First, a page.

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Interfacility Transport of the Burn-Injured Patient Part 1

Upon conclusion of this course, students will be able to:

  • Recite criteria outlined by the American College of Surgeons Committee on Trauma and the American Burn Association (ABA) that dictate the types of burn injuries that should be referred to a verified burn center;
  • Explain the community need for specialized resources and systems to safely transfer patients with critical burn injuries to the proper level of care;
  • Develop a protocol to address transport of critical burn patients from a local hospital to a regional burn center;
  • Detail the list of necessary and recommended supplies for ground and air transfer of the critical burn-injured patient.

1. American Hospital Association. Fast Facts on U.S. Hospitals 2020, www.aha.org/statistics/fast-facts-us-hospitals. 

2. American Burn Association. Burn Center Regional Map, http://ameriburn.org/public-resources/burn-center-regional-map/. 

3. Klein MB, Kramer CB, Nelson J, et al. Geographic access to burn center hospitals. JAMA, 2009; 302(16): 1,774–81. 

4. Hick JL. Right care, right place, right time. Regional systems of care are the best way to ensure patients with emergent conditions have the best outcomes. Minnesota Medicine, 2015; 98(5): 32–3. 

5. Klein MB, Nathens AB, Emerson D, et al. An analysis of the long-distance transport of burn patients to a regional burn center. J Burn Care Res, 2007; 28(1): 49–55. 

6. Ahmed A, Van Heukelom P, Harland K, et al. Characterizing demographics, injury severity, and intubation status for patients transported by air or ground ambulance to a rural burn center. J Burn Care Res, 2014; 35(3): e151–8.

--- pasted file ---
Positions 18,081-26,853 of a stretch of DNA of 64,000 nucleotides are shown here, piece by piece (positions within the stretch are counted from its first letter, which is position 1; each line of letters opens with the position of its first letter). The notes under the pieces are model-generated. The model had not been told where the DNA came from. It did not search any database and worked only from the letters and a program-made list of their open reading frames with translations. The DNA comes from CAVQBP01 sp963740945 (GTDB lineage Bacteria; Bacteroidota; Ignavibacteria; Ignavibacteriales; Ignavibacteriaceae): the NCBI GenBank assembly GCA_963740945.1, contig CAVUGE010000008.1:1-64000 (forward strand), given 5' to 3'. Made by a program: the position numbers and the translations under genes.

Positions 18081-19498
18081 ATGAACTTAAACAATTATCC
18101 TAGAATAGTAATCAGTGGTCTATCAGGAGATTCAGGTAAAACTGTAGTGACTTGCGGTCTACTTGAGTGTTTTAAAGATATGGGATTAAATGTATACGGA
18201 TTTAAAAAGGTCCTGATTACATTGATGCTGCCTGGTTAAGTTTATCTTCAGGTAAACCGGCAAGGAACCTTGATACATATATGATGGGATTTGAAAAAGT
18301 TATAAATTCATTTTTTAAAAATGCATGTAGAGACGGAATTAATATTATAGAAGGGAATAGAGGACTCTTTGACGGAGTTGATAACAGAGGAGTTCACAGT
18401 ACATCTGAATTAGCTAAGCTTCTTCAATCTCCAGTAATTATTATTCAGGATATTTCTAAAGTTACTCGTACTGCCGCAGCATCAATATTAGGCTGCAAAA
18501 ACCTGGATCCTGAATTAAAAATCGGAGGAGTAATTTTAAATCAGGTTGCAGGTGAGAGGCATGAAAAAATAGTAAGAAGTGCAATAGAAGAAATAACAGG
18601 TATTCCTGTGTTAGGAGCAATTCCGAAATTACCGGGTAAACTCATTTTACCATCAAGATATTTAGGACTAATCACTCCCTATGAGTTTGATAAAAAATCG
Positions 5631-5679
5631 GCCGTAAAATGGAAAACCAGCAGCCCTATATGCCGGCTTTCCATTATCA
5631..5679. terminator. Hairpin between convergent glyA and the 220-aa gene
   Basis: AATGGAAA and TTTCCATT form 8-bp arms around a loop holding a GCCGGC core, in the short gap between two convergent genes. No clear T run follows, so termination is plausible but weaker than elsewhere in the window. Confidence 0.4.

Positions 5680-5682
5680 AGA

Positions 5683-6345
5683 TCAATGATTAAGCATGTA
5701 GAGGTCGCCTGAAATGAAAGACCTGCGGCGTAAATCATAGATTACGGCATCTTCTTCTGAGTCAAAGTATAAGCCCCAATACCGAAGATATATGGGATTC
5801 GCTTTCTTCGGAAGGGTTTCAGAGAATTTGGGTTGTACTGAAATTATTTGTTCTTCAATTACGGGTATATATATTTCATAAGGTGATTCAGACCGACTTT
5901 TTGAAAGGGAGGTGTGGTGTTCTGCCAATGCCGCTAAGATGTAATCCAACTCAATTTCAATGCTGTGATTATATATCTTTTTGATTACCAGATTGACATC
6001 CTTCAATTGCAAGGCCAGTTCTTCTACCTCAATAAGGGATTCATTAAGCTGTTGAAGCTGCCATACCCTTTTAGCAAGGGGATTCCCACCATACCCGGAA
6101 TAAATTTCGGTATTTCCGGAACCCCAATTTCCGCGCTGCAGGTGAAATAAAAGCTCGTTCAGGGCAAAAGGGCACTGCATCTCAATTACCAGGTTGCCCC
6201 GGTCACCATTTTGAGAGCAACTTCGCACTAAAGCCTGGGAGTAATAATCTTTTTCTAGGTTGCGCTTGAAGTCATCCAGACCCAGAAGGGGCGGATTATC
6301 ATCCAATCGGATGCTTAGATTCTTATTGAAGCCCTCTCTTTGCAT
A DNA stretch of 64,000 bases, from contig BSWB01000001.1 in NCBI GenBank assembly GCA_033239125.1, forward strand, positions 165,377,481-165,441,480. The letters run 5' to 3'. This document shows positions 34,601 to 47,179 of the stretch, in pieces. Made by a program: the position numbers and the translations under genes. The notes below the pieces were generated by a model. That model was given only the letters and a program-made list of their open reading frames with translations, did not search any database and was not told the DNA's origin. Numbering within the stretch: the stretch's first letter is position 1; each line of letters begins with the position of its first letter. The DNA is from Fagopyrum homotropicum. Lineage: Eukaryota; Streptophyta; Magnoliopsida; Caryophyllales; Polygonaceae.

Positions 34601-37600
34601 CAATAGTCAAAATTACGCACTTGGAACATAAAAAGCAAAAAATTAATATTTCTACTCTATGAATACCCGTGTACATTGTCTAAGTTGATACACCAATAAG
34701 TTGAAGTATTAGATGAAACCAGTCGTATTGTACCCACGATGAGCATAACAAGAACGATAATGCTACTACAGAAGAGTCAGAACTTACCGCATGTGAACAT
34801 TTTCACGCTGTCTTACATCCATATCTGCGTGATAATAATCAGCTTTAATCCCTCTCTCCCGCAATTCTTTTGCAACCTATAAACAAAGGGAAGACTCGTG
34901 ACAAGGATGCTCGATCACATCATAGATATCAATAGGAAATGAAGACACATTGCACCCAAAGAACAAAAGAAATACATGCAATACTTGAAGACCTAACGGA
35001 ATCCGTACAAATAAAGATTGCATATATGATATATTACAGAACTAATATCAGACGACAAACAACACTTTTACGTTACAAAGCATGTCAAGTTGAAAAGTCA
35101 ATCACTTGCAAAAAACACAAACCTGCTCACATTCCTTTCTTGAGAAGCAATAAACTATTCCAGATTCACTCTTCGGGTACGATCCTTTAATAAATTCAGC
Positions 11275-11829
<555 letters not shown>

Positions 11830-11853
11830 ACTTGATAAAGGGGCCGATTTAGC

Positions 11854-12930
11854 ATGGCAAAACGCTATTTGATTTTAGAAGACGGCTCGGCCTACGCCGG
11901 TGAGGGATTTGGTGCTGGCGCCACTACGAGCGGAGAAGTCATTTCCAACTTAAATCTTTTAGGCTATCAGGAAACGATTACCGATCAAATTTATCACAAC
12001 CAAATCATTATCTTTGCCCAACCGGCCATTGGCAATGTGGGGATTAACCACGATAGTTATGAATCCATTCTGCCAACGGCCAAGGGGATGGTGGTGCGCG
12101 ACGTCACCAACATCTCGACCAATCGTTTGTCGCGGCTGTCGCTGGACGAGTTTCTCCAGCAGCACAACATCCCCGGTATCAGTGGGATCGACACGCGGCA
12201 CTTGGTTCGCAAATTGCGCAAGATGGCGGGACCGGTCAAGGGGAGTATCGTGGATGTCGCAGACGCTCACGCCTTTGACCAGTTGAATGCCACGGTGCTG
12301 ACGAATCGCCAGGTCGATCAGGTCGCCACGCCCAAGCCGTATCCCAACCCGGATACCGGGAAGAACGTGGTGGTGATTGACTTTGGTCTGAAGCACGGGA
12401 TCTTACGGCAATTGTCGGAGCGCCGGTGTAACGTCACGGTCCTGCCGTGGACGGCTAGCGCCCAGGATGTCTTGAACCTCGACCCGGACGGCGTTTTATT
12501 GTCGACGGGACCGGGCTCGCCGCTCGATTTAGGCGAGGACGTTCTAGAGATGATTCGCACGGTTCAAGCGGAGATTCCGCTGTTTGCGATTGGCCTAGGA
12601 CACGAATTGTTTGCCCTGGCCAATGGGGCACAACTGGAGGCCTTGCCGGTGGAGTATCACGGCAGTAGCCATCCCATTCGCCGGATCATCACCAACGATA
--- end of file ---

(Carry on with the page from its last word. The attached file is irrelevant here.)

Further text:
7. Vercruysse GA, Friese RS, Khalil M, et al. Overuse of helicopter transport in the minimally injured: A health care system problem that should be corrected. J Trauma Acute Care Surg, 2015; 78(3): 510–5. 

8. Roman J, Shank W, Demirjian J, et al. Overutilization of Helicopter Transport in Smaller Burns—A Healthcare System Problem That Should Be Corrected. J Burn Care Res, 2020 Jan 30; 41(1): 15–22. 

9. Sun CF, Lv XX, Li YJ, et al. Epidemiological studies of electrical injuries in Shaanxi province of China: a retrospective report of 383 cases. Burns, 2012 Jun; 38(4): 568–72. 

10. Griggs C, Goverman J, Bittner EA, Levi B. Sedation and Pain Management in Burn Patients. Clinics Plastic Surg, 2017; 44(3): 535–40. 

11. Buckland DM, Crowe RP, Cash RE, et al. Ketamine in the Prehospital Environment: A National Survey of Paramedics in the United States. Prehosp Disaster Med, 2018; 33(1): 23–8. 

12. Zorumski CF, Izumi Y, Mennerick S. Ketamine: NMDA Receptors and Beyond. J Neurosci, 2016; 36(44): 11,158–64. 

13. Edrich T, Friedrich AD, Eltzschig HK, Felbinger TW. Ketamine for long-term sedation and analgesia of a burn patient. Anesth Analg, 2004; 99(3): 893–5, table of contents. 

14. Epocrates, www.epocrates.com/mobile/iphone/essentials. 

15. Weaver MD, Rittenberger JC, Patterson PD, et al. Risk factors for hypothermia in EMS-treated burn patients. Prehosp Emerg Care, 2014; 18(3): 335–41. 

16. Du Pont B, Dickinson E. Identifying and Managing Accidental Hypothermia. J Emerg Med Serv, 2017; 42(11). 

  • Format
    Article
  • Duration
    .5
  • Credits
    .5
  • After passing the course, your certificate will be available for download here.